It is worth talking to your parents about the latest scams and imposters to keep them up to date. The Scamwatch website, run by the ACCC's National Anti-Scam Centre, urges people to stop and think before giving out money or personal information.
Additionally, ask your parents to consider whether a message or phone call could be fake.
If it feels wrong or suspicious, it is important to act quickly. This can be frustrating, as it can be time-consuming to get through to a financial institution. Also report incidents to Scamwatch.
Complex passwords and two-factor authentication can help protect them from having their savings wiped out.
How the vulnerable are targeted
In 2022, people aged 65 and older made the most reports to Scamwatch (49,163) and reported the highest losses ($120.7 million).
What's more, losses reported by women increased by 76.5% in 2022.
Older people are targeted by the same sorts of scams as the general population, but some scams are aimed specifically at them.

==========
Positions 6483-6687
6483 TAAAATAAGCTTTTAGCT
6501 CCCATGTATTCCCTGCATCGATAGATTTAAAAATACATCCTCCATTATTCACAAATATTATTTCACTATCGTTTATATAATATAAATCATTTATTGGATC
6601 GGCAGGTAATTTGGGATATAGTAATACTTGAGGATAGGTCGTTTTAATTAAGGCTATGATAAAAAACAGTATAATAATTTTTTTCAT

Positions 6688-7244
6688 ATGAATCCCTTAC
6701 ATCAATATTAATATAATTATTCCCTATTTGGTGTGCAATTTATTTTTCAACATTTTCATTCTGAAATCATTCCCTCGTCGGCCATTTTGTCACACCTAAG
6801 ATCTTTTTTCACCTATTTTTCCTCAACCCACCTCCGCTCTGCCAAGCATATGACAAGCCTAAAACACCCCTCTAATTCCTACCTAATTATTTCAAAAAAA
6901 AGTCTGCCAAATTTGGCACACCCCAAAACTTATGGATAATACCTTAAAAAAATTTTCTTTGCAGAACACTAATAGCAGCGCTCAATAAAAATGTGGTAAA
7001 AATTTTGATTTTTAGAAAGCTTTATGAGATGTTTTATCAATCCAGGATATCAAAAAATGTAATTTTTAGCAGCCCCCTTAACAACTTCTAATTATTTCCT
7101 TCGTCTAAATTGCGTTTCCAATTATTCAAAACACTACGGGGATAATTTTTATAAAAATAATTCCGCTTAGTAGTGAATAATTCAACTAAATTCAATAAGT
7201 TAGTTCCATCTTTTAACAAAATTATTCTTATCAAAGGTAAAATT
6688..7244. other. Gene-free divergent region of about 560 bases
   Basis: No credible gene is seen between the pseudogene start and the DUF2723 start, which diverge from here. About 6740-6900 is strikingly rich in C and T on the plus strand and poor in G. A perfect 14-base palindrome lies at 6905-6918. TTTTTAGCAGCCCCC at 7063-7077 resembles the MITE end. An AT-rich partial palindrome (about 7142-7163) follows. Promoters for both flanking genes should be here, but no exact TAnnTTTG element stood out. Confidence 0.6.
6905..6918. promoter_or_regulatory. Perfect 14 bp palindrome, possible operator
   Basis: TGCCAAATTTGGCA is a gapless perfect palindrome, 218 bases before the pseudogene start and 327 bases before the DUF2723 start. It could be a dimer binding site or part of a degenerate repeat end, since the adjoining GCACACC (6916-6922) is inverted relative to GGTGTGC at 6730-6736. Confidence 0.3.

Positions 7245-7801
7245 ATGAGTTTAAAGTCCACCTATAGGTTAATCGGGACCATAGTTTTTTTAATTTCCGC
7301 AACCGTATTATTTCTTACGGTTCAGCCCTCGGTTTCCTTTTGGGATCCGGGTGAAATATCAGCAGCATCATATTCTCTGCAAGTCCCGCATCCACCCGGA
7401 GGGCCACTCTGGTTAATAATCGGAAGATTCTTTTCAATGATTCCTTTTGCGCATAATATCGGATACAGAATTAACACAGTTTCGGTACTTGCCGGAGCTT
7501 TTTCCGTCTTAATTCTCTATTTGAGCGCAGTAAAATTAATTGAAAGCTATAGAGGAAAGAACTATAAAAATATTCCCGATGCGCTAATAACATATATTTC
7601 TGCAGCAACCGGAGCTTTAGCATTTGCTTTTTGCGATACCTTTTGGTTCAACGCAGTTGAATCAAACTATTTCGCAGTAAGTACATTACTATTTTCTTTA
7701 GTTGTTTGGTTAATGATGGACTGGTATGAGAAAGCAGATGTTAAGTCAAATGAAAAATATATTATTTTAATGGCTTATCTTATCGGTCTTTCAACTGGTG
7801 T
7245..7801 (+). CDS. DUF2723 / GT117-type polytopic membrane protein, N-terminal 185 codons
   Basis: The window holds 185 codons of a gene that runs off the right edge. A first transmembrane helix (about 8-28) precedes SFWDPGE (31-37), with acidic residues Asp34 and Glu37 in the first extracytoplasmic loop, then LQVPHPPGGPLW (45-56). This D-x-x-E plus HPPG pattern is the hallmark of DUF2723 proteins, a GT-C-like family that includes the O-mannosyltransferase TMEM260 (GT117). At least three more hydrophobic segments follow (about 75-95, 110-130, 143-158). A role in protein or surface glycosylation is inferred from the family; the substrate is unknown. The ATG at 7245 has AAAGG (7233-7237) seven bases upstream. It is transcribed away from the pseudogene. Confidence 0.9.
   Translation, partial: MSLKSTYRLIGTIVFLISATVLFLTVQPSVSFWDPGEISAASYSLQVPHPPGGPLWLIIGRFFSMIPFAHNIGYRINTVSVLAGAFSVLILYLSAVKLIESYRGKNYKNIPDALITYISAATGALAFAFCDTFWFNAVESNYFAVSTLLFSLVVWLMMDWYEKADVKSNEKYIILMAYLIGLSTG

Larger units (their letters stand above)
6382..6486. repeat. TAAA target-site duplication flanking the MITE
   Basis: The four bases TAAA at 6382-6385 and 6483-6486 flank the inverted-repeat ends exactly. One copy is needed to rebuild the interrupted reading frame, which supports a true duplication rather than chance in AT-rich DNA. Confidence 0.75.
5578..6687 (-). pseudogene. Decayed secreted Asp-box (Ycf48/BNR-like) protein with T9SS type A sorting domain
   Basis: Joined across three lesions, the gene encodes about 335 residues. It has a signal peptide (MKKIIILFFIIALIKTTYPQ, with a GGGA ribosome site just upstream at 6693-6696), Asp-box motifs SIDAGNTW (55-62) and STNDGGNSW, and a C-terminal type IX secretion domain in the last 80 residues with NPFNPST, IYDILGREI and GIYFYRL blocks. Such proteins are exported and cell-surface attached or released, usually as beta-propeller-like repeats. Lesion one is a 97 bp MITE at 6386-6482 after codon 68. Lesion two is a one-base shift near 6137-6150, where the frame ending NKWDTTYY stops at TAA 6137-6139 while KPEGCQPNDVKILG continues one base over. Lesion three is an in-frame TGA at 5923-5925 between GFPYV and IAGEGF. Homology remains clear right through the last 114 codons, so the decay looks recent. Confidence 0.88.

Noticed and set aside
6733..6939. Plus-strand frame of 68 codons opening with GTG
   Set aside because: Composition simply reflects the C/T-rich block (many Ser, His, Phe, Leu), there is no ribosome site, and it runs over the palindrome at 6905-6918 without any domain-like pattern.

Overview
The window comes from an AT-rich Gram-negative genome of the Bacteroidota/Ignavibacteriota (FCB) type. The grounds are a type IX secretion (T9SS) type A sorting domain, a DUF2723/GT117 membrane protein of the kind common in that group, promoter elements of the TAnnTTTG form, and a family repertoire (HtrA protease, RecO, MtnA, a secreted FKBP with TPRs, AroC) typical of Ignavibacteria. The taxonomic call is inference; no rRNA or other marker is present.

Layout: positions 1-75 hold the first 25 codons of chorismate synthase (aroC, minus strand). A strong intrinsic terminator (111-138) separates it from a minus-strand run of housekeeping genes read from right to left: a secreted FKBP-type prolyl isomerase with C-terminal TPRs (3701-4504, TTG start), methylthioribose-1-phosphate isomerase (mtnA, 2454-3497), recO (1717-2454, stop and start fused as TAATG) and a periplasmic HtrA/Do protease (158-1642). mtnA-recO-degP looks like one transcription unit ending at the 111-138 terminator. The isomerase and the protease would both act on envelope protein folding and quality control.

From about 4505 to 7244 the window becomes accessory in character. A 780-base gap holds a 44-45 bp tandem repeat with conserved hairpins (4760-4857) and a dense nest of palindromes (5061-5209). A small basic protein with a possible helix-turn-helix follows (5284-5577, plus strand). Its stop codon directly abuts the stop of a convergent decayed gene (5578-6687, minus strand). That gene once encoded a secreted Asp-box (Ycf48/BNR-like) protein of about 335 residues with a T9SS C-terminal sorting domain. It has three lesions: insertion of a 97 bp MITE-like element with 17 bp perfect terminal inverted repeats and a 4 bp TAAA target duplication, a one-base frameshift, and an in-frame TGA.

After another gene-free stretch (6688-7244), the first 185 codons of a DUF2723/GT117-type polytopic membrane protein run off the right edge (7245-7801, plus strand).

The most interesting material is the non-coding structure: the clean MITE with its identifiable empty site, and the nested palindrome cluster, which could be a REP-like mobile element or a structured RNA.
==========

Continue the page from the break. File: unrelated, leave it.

1. Tech support
When an imposter from 'tech support' calls with a fabricated story about a computer virus, or claims that the elderly person has been hacked, it is often a trick to get the person to hand over remote access to their device or computer.
According to Scamwatch, the average remote-access scam victim is likely to be a woman aged 65 or older
living in NSW. She will usually receive a phone call while at home and be scared or conned into providing remote access to her device.
Frequently, the call comes after a legitimate enquiry the victim has made about problems with, say, an NBN connection. Once the scammer has accessed their device, they may get into their bank account and transfer money out.
Reported losses from remote-access scams were $229 million in 2022.
2. Home maintenance
My 92-year-old aunt, who lives in a retirement village, has recently been targeted by a series of men wanting to check her showerhead to see if it is water efficient. She doesn't believe their spiel and won't let them into her small unit.